Courtesy of the Indiana Album: Elizabeth Laslie Collection
Uniformed members of Greenfield Knights Templar Commandery No. 39 pose on E. North Street in Indianapolis, looking north toward the Indiana Institute for the Education of the Blind. This undated photograph dates to ca. 1910-1920. The building was demolished in about 1930, when the school moved north to its current location at 7725 N. College Avenue and was renamed Indiana School for the Blind & Visually Impaired. Surprisingly, the Greenfield Commandery, chartered in 1897, is still active. (The Indiana Album: Loaned by Joan Hostetler)
About thirty years later at the same location, four sturdy horses pull an Indianapolis Brewing Company wagon full of wooden kegs. The wagon–probably used more for promotion than transportation–advertises war bonds and stamps, so the photograph must date from the World War II era. The beer wagon is parked on E. North Street with the American Legion Mall and Cenotaph Square (constructed in 1931) in the background. From the left is the Antlers Hotel (currently the site of a parking lot), the spires of the Meridian Street Methodist Episcopal Church (longtime home of the Indiana Business College and later converted into Meridian Arch condominiums), the National Headquarters of the American Legion (constructed in 1924; later the headquarters of the American Legion’s Department of Indiana and currently unoccupied), and the Indianapolis Public Library in the distance. In 1950, the National Headquarters of the American Legion moved into new headquarters on the east side of the mall. (The Indiana Album: Loaned by Elizabeth Laslie)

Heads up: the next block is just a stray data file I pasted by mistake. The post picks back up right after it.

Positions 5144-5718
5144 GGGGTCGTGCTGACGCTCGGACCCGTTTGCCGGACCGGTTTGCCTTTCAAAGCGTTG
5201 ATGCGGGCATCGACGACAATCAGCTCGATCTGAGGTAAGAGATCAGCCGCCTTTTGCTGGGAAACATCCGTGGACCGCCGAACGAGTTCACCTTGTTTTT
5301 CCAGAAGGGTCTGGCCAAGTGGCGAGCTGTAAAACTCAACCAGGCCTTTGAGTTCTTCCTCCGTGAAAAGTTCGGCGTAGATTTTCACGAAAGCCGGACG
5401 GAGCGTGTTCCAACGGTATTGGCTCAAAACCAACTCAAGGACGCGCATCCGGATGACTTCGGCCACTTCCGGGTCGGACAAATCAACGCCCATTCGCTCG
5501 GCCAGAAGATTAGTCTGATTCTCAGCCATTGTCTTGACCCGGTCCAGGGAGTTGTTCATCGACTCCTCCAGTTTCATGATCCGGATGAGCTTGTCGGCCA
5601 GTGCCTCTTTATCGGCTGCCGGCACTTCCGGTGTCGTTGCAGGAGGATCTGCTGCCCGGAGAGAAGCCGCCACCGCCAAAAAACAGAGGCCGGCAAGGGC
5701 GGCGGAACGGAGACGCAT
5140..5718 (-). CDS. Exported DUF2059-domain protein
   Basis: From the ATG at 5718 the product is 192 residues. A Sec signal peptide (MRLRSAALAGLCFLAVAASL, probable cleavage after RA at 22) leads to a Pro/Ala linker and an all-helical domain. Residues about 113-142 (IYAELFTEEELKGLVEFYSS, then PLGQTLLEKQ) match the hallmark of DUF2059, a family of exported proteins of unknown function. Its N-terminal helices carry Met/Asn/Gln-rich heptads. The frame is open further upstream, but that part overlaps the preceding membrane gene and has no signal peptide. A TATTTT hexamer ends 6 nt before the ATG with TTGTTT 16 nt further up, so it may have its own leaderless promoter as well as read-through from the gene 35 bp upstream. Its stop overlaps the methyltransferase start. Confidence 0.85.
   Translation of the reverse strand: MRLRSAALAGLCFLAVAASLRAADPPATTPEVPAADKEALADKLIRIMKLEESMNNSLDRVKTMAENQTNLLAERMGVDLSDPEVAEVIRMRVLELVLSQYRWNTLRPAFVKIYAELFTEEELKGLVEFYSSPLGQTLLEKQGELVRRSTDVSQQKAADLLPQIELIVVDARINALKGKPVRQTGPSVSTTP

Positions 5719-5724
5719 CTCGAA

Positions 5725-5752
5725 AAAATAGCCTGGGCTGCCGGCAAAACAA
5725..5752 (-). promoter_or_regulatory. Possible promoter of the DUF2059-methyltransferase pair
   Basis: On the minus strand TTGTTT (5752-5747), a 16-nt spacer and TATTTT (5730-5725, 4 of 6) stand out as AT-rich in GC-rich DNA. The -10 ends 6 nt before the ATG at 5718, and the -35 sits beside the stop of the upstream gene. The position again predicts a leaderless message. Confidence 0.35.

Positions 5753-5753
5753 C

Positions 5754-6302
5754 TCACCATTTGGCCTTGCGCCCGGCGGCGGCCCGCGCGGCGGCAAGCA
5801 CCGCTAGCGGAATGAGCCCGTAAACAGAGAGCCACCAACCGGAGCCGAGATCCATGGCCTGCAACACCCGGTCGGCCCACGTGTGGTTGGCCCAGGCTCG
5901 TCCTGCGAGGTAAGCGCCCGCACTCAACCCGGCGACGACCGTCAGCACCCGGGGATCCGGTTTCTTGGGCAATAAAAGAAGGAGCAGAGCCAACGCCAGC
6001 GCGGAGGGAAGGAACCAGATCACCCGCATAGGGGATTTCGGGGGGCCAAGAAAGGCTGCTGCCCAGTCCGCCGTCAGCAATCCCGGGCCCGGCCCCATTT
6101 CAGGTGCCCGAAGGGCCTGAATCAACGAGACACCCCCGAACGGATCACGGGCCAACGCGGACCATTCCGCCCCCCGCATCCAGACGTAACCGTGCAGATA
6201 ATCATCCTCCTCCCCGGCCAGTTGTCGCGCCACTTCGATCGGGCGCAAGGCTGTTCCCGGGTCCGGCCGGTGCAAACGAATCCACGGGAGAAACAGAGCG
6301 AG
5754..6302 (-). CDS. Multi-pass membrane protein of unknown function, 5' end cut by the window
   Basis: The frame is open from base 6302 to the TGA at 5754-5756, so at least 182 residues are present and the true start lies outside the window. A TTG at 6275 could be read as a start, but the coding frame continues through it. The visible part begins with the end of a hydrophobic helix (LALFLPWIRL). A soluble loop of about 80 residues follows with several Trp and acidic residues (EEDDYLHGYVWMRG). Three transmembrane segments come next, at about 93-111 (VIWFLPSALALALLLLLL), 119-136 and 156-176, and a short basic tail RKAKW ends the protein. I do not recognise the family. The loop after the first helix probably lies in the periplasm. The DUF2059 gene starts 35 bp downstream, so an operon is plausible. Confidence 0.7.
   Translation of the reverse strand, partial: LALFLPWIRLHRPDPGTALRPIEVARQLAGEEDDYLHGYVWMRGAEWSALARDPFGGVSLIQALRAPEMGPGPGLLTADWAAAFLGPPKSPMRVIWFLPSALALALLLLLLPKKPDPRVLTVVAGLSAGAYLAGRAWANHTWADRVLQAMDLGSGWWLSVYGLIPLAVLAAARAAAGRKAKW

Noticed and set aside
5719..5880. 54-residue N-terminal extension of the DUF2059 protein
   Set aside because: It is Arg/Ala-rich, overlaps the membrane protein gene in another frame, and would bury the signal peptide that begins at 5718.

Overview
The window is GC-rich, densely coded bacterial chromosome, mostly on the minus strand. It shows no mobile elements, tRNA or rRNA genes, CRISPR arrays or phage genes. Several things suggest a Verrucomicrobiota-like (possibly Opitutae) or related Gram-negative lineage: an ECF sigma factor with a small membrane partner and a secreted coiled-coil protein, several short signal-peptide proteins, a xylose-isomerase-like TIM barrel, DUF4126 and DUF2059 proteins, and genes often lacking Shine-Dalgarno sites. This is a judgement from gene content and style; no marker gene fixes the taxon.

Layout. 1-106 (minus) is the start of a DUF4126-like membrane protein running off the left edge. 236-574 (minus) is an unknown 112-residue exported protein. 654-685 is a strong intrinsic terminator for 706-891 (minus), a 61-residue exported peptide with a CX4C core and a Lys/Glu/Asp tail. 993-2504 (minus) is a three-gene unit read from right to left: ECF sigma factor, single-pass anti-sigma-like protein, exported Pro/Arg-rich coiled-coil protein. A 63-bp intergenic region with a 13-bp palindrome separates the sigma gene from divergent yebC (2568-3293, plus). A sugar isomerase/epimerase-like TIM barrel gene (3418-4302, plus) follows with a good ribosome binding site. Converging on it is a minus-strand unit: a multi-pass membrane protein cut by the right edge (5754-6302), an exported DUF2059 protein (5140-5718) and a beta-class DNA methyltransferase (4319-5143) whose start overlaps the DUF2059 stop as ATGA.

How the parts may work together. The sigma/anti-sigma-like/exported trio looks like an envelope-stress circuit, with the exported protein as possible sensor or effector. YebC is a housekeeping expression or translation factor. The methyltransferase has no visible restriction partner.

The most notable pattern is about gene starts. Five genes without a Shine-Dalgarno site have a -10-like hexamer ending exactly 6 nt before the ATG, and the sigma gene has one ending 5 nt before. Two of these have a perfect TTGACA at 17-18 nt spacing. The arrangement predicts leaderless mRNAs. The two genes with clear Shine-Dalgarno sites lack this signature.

The American Legion Mall extends two blocks between North, Meridian, St. Clair, and Pennsylvania Streets. The slightly sunken grass mall was designed to provide a perfect sight line from the Indianapolis Central Library (seen in the distance) to the north side of the Indiana War Memorial. At the north end of Legion Mall is Cenotaph Square, built in 1931 to honor Indiana’s war dead. Four black columns surround a black granite cenotaph (an empty tomb), originally designed to honor Evansville resident Corporal James B. Gresham, the first American killed in action during World War I. (Learn more about Gresham in this video produced by students at the F.J. Reitz High School in Evansville.) Originally the space was designed to hold Gresham’s remains adjacent to the cenotaph, but the family decided not to move his body from an Evansville cemetery. Today the mall serves as a location for concerts, picnics, events ranging from Gay Pride to the Mayor’s Veteran Appreciation Day, and speakers, including candidate Barack Obama during the 2008 presidential campaign.
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